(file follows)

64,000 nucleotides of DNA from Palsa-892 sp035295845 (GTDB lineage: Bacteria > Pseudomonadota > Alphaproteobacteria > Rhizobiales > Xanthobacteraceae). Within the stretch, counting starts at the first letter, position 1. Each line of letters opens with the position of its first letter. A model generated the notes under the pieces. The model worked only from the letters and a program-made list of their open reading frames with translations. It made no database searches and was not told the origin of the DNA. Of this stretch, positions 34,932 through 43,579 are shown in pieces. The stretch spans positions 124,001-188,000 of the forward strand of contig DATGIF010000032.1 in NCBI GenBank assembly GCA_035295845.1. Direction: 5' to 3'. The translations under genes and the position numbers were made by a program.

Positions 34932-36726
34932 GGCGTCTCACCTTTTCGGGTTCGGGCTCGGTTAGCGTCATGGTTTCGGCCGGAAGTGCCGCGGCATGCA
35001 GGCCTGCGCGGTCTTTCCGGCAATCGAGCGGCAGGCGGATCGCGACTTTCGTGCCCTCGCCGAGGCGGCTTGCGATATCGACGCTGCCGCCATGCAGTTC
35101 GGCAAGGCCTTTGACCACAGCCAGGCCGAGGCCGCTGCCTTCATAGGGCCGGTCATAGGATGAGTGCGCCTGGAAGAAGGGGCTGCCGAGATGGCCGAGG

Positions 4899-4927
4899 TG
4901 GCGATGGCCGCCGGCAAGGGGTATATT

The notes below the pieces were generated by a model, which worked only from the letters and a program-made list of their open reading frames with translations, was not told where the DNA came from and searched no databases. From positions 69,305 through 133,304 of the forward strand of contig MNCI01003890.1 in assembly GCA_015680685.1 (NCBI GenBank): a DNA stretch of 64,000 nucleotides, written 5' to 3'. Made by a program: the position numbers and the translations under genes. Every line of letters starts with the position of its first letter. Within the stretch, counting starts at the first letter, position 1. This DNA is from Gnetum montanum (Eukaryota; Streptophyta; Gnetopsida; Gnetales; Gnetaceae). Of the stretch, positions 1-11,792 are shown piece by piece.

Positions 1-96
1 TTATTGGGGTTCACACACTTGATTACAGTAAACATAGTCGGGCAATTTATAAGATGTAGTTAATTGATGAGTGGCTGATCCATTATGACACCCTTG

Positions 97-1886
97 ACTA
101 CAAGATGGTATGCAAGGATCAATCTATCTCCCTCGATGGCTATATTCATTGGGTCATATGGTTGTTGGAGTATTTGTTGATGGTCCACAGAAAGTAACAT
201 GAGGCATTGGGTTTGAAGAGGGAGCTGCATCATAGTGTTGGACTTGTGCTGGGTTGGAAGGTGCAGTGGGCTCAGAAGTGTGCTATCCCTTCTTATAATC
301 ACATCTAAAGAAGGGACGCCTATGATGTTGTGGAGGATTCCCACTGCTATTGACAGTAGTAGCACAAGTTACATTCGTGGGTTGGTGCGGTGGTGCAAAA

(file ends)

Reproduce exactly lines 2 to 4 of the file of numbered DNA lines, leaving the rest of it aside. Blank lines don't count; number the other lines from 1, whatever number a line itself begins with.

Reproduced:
Positions 34932-36726
34932 GGCGTCTCACCTTTTCGGGTTCGGGCTCGGTTAGCGTCATGGTTTCGGCCGGAAGTGCCGCGGCATGCA
35001 GGCCTGCGCGGTCTTTCCGGCAATCGAGCGGCAGGCGGATCGCGACTTTCGTGCCCTCGCCGAGGCGGCTTGCGATATCGACGCTGCCGCCATGCAGTTC